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Ziel: Modern feminism has lost sight of equality

Editor’s Note: All opinion section content reflects the views of the individual author only and does not represent a stance taken by The Collegian or its editorial board.

With March being Women’s History Month, the term “feminism” is making its way back to daily conversations.


Today, when someone says they are a feminist they often mean it when it serves their interests. Women in modern society struggle to lift one another up regardless of identity, especially when the “other group” is facing a struggle they don’t want to be part of.

The Merriam-Webster definitions of feminism are “the theory of the political, economic, and social equality of the sexes” and “organized activity on behalf of women’s rights and interests.” Feminism, therefore, is the advocacy of all women’s rights on the basis of lifting them up to the standard men have been at.

It is not the exclusion of women of color nor transgender women. It is also not blatant hatred for men. Or rather, it shouldn’t be.

Some call this stance idealistic, but the only reason it seems so is because they don’t want to strive for better. The idea that people can coexist without being oppressed on the basis of their gender identity or race is by no means radical or unattainable. This is especially true in a society where harmony and kindness are needed.

Early women’s rights movements are rooted in discrimination. Women’s suffrage notably left women of color out. Some more infamous female leaders of the late nineteenth century were  Susan B. Anthony and Elizabeth Cady Stanton. They made great strides for women, but they only advocated for those that were white.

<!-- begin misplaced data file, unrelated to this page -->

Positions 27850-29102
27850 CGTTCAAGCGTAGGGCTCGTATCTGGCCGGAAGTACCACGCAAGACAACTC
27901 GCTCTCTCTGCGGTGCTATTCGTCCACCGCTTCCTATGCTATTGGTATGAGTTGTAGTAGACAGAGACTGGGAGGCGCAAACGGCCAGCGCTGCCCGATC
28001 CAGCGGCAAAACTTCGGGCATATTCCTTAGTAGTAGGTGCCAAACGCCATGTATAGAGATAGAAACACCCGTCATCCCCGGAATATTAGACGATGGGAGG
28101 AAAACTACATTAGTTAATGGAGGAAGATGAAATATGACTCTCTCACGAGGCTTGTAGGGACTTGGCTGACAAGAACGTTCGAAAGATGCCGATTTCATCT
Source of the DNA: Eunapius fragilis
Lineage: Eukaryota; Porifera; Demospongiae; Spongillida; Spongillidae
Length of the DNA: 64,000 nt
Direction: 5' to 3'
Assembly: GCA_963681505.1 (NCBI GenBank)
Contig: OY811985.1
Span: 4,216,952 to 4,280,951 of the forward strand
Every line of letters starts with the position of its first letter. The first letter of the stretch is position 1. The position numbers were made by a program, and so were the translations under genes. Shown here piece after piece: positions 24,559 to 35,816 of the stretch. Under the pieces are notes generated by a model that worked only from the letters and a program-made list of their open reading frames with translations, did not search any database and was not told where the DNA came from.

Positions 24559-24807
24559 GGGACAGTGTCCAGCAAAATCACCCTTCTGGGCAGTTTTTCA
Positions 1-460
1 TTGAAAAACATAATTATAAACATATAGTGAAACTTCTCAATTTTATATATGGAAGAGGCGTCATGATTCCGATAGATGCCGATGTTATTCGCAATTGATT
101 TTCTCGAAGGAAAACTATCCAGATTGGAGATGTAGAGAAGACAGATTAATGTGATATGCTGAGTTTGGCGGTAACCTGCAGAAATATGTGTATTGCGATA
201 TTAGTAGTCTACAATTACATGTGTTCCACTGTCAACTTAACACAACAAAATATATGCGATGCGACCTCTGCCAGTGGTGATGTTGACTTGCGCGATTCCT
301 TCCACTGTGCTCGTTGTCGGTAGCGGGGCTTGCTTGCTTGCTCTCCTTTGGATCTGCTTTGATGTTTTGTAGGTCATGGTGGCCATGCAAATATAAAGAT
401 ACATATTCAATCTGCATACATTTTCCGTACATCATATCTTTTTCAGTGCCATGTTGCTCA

Black women have gotten the short end of the stick for too long. Even as our generation stands as the most educated and diverse yet, African American women are among those left with the most disadvantages, such as the pay gappolice brutality and inferior healthcare.

The idea that people can coexist without being oppressed on the basis of their gender identity or race is by no means radical or unattainable.

Although women legally gained the right to vote in 1920, women of color were also barred and beaten for years more. White women collectively did not stand with them. The same toxicity of white feminism still occurs today and warps into the idea of being a “white savior.”

“The issue now with [modern feminism] is that, although it’s more inclusive than in the past, a lot of white feminists want to give a voice to women of color instead of having women of color use their own voice,” said Leah Snyder, a First Year Women’s Studies major.

Race is not the only obstacle in the way of true equality among women. TERFs, trans-exclusionary radical feminists, are a recent movement that has consistently acted against transgender women. Earlier this year, distinguished transgender activist Sarah McBride was harassed by TERFs at a Washington D.C. meeting. They consistently misgendered her and accused her of hating women and lesbians.


Another issue with modern feminism is that it doesn’t include men.